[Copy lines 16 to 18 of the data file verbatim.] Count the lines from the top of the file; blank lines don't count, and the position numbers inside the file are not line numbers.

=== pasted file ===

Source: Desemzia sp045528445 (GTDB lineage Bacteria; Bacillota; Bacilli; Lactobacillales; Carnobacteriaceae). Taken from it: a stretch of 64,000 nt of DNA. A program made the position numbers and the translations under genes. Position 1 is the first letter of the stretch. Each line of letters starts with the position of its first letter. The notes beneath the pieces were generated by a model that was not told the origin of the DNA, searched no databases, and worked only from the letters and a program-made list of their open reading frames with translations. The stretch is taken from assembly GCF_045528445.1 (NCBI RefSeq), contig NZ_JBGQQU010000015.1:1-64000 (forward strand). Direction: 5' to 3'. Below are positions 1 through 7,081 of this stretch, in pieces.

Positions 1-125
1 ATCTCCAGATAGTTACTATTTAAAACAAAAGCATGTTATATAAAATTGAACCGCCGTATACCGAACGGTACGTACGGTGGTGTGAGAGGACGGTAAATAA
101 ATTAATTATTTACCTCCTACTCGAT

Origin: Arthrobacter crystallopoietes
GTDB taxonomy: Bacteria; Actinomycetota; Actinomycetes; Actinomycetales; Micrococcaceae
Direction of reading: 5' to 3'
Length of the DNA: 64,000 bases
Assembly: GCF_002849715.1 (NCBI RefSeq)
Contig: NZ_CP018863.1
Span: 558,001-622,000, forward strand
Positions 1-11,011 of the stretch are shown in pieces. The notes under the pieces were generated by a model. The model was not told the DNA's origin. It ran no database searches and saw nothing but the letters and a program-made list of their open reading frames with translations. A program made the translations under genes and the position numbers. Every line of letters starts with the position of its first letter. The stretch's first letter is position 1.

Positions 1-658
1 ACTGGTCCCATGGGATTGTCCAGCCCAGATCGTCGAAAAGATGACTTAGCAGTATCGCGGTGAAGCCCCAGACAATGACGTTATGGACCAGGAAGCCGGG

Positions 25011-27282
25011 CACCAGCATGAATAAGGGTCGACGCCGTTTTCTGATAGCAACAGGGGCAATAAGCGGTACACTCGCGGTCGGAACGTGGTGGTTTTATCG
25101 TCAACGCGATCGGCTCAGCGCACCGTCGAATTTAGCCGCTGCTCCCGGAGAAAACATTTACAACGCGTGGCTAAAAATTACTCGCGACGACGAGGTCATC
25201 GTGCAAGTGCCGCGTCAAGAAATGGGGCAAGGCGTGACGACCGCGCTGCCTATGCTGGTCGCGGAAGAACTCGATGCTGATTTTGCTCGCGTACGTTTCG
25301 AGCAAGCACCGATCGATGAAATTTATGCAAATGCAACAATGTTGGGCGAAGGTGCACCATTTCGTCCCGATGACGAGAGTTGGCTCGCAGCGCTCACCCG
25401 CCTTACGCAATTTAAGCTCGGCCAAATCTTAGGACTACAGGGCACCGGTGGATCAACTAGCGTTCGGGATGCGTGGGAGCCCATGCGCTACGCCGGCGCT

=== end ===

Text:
25011 CACCAGCATGAATAAGGGTCGACGCCGTTTTCTGATAGCAACAGGGGCAATAAGCGGTACACTCGCGGTCGGAACGTGGTGGTTTTATCG
25101 TCAACGCGATCGGCTCAGCGCACCGTCGAATTTAGCCGCTGCTCCCGGAGAAAACATTTACAACGCGTGGCTAAAAATTACTCGCGACGACGAGGTCATC
25201 GTGCAAGTGCCGCGTCAAGAAATGGGGCAAGGCGTGACGACCGCGCTGCCTATGCTGGTCGCGGAAGAACTCGATGCTGATTTTGCTCGCGTACGTTTCG